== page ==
2. Superior verification and reconciliation process
  3. No geographical restrictions as to jurisdiction
  4. Operational efficiency for banks and customers alike
  5. Reduction in operational risk and risks associated with paper clearing


CTS is Initially to be taken up as a Pilot Project in NCR before extending to the rest of the country.
National informatics Centre (NIC) would develop software in consultation with RBI and CGA by September 2006.
NIC would study and suggest mode of transmission of data from banks and ensure security system for tamper free data transfer.
NIC would provide a uniform procedure for adoption by Government Departments for archiving the cheque images.


Deposit Insurance & Credit Guarantee Corporation. (DICGC) ?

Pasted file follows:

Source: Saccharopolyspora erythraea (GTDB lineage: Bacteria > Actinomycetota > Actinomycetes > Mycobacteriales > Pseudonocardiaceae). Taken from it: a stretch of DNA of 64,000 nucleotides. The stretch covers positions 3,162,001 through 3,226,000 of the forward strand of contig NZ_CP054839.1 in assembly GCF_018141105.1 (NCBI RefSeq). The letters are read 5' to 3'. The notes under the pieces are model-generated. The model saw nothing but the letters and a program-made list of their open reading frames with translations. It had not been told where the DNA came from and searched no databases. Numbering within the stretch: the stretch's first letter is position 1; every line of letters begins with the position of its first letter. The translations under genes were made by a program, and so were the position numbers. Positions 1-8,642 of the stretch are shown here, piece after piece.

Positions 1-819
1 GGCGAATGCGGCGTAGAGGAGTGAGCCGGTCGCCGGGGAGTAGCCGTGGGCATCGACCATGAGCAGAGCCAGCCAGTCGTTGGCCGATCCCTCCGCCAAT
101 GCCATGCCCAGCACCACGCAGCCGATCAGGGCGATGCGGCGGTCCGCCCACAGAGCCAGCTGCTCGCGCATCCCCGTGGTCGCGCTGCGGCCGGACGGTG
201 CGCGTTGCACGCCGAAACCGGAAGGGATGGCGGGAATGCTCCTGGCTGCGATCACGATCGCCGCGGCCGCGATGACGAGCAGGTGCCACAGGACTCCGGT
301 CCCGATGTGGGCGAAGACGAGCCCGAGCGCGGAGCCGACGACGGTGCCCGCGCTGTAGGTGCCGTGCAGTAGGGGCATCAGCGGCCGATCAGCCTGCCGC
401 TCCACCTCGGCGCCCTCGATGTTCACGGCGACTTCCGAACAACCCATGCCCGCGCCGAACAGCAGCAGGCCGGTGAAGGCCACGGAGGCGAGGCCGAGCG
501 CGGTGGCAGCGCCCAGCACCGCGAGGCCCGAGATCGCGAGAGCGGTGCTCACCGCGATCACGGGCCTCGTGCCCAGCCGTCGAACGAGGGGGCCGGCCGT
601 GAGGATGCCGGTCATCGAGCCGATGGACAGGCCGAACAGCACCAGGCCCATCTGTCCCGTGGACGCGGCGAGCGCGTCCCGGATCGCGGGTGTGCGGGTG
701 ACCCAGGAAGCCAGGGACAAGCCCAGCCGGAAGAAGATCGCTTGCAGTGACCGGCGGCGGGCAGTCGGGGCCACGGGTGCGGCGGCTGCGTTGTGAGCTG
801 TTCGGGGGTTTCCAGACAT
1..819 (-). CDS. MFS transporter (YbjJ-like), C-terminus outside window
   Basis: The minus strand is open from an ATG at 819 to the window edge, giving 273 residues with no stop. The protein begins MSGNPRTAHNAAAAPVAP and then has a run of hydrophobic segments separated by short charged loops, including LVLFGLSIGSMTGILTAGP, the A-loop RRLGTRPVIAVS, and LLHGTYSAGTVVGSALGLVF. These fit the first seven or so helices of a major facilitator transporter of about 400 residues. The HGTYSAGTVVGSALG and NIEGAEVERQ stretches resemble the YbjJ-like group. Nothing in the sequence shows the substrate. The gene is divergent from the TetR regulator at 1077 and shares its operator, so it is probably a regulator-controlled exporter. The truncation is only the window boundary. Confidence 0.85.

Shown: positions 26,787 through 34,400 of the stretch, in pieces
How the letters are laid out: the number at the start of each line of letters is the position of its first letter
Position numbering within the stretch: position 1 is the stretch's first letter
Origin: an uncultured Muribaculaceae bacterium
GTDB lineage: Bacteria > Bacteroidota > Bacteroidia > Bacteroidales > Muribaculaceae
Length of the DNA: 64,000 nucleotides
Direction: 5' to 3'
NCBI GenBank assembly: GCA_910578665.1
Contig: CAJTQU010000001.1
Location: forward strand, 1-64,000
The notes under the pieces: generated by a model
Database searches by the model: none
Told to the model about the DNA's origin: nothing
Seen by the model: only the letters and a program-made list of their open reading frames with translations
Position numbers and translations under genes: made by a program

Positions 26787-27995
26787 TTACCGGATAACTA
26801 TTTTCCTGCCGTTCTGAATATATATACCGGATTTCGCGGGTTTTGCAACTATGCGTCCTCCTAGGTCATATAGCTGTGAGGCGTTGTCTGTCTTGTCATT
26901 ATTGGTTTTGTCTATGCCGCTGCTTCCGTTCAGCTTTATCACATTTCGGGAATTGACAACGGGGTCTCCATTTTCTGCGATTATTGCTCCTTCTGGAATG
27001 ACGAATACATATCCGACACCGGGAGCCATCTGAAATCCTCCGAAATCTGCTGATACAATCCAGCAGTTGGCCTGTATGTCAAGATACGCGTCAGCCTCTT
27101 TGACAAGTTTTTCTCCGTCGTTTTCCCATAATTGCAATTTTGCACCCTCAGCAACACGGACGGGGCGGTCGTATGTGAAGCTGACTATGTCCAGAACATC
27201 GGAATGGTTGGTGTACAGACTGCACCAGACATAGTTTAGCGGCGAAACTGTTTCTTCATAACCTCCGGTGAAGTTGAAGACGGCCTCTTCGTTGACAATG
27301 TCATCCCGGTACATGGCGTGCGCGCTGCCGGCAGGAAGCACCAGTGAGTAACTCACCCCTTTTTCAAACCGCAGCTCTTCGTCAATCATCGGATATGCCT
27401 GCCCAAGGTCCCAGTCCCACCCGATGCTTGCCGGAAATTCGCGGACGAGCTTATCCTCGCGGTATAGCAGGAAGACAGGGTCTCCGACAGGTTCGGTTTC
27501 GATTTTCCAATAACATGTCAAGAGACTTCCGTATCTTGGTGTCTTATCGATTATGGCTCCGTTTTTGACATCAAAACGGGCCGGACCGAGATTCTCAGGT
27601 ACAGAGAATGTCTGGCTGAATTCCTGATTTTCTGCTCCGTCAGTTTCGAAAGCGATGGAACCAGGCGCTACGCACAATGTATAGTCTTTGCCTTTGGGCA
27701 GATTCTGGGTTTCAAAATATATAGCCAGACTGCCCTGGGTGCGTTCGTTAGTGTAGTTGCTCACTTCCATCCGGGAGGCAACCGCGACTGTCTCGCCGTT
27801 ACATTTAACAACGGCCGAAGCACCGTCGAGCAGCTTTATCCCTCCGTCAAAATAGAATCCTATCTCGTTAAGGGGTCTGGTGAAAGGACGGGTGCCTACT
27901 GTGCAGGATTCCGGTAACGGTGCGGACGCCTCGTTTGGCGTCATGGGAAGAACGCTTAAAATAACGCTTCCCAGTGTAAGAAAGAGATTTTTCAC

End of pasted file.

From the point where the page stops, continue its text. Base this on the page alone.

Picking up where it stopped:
All commercial banks including branches of foreign banks functioning in India, local area banks and regional rural banks are insured by the DICGC.

1. The DICGC insures all deposits such as savings, fixed, current, recurring, etc. deposits except the following types of deposits

2.Deposits of foreign Governments;

3. Deposits of Central/State Governments;

4. Inter-bank deposits;

5.Deposits of the State Land Development Banks with the State co-operative bank

6. Any amount due on account of and deposit received outside India

7.  Any amount, which has been specifically exempted by the corporation with the previous approval of Reserve Bank of India

Each depositor in a bank is insured upto a maximum of 1,00,000 (Rupees One Lakh) for both principal and interest amount held by him in the same right and same capacity as on the date of liquidation/cancellation of bank’s licence or the date on which the scheme of amalgamation/merger/reconstruction comes into force.